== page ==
Craig said significant state and local incentives were provided; state incentives were 8$0 million according to the governor’s office, but local total incentives were not immediately

In addition to an aggressive incentives package, Kim told The News that Baxter felt the Atlanta region had a quality workforce because of its strong university system and job-training programs like Quick Start, which ensure workers have minimum skills needed to be effective workers. She said the logistics benefits, being close to I-20 and an international airport, were important for a company with a large global presence.

Baxter, which is based in Deerfield, Ill., employs 48,500 employees in 27 countries and is a leading developer of products for people with hemophilia, immune disorders, infectious diseases, kidney disease and other chronic and acute (short-term but intense) medical conditions. The company had $13.9 billion in total revenues in 2011, according to its annual report.

The medical plant was hailed as a huge boon to Georgia, which has been trying to market itself to high-tech, high-paying jobs, and Newton and surrounding counties, which have been marketing the Stanton Springs site as an ideal place for these high-tech businesses.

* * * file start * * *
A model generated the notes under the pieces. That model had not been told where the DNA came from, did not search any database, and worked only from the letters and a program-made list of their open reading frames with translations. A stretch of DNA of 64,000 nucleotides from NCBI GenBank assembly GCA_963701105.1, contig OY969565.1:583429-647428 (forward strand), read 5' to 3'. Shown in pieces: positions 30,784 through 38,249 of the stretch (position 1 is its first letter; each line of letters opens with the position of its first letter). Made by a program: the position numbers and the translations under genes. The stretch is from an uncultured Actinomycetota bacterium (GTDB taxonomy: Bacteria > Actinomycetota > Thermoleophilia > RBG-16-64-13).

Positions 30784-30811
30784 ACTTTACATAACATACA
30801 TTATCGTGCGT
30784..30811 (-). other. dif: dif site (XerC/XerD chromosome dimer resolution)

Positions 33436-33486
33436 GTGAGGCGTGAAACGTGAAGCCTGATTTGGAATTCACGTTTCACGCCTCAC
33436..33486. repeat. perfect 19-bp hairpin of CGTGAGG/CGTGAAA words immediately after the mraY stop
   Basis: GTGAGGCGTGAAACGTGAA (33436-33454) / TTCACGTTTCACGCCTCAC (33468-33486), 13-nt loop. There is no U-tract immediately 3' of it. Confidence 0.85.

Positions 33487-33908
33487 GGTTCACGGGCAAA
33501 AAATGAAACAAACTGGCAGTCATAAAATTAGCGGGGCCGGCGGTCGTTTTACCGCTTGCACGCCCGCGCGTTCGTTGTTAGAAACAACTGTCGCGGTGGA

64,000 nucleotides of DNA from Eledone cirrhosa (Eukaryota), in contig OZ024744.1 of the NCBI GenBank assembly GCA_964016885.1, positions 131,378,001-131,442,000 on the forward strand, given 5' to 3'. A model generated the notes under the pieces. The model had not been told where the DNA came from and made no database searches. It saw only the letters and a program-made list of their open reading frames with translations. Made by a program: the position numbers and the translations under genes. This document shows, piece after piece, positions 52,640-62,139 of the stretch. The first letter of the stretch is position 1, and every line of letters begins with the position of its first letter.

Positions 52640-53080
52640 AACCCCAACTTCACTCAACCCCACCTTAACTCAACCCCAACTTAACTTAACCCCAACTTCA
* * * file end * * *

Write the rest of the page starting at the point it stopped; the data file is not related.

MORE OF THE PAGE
Construction will begin in 2012, but the first building isn’t expected to be completed until 2015, while all construction should wrap up by 2016, said Julie Kim, general manager of biotherapeutics. However, commercial production isn’t scheduled to begin until 2018.

“It takes after (construction) validation and regulatory approval. Because we are a biologics manufacturer, and as part of the natural process, we have to have the FDA as well as multiple other regulatory agencies around the world inspect the facility and give us approval,” Kim told The News during an interview at the capitol.

Baxter is opening a new facility because the therapies it specializes in are becoming more popular, and Kim said there’s room for growth as less than 50 percent of immune deficiency cases are diagnosed.

Though Baxter invested significant money in research and development (R&D), $946 million in 2011, there will be no formal R&D at the Covington location.

Gov. Nathan Deal called the deal a “huge breakthrough” for Georgia.

“Any time you have a company with Baxter’s reputation and worldwide reach decide to come to your state for their expansion that in and of itself is great news,” Deal told The News in an interview at the capitol. “But I do think it bodes well for the state in terms of opening up additional bioscience industries coming to the state of Georgia. I feel every confidence that Baxter is going to find this a great place to do business.”

Unlike a car manufacturing plant or the Caterpillar plant to built near Athens, Kim said Baxter will not bring suppliers with it, because it’s simply a different kind of operation. However, multiple plasma centers will open around the state, and Kim said Baxter could be an anchor store for the bioscience industry in Georgia.